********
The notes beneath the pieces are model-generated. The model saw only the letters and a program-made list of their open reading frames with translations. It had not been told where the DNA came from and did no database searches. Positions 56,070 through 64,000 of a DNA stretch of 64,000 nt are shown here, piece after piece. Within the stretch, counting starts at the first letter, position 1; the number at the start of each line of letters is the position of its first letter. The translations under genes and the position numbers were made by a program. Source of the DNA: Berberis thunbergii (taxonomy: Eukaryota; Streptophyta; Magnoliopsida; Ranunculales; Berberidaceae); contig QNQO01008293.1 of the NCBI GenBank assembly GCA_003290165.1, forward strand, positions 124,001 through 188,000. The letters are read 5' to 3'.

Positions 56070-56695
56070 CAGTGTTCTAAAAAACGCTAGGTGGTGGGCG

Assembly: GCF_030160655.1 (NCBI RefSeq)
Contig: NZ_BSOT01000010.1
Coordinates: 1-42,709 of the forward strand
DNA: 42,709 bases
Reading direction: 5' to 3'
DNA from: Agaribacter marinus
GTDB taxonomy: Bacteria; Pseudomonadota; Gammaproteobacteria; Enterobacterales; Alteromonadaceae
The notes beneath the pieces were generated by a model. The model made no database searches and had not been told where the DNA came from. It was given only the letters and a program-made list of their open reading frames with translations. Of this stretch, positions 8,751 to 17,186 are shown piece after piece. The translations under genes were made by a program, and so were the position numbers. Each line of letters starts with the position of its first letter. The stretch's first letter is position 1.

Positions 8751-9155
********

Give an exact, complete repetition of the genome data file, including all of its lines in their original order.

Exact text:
The notes beneath the pieces are model-generated. The model saw only the letters and a program-made list of their open reading frames with translations. It had not been told where the DNA came from and did no database searches. Positions 56,070 through 64,000 of a DNA stretch of 64,000 nt are shown here, piece after piece. Within the stretch, counting starts at the first letter, position 1; the number at the start of each line of letters is the position of its first letter. The translations under genes and the position numbers were made by a program. Source of the DNA: Berberis thunbergii (taxonomy: Eukaryota; Streptophyta; Magnoliopsida; Ranunculales; Berberidaceae); contig QNQO01008293.1 of the NCBI GenBank assembly GCA_003290165.1, forward strand, positions 124,001 through 188,000. The letters are read 5' to 3'.

Positions 56070-56695
56070 CAGTGTTCTAAAAAACGCTAGGTGGTGGGCG

Assembly: GCF_030160655.1 (NCBI RefSeq)
Contig: NZ_BSOT01000010.1
Coordinates: 1-42,709 of the forward strand
DNA: 42,709 bases
Reading direction: 5' to 3'
DNA from: Agaribacter marinus
GTDB taxonomy: Bacteria; Pseudomonadota; Gammaproteobacteria; Enterobacterales; Alteromonadaceae
The notes beneath the pieces were generated by a model. The model made no database searches and had not been told where the DNA came from. It was given only the letters and a program-made list of their open reading frames with translations. Of this stretch, positions 8,751 to 17,186 are shown piece after piece. The translations under genes were made by a program, and so were the position numbers. Each line of letters starts with the position of its first letter. The stretch's first letter is position 1.

Positions 8751-9155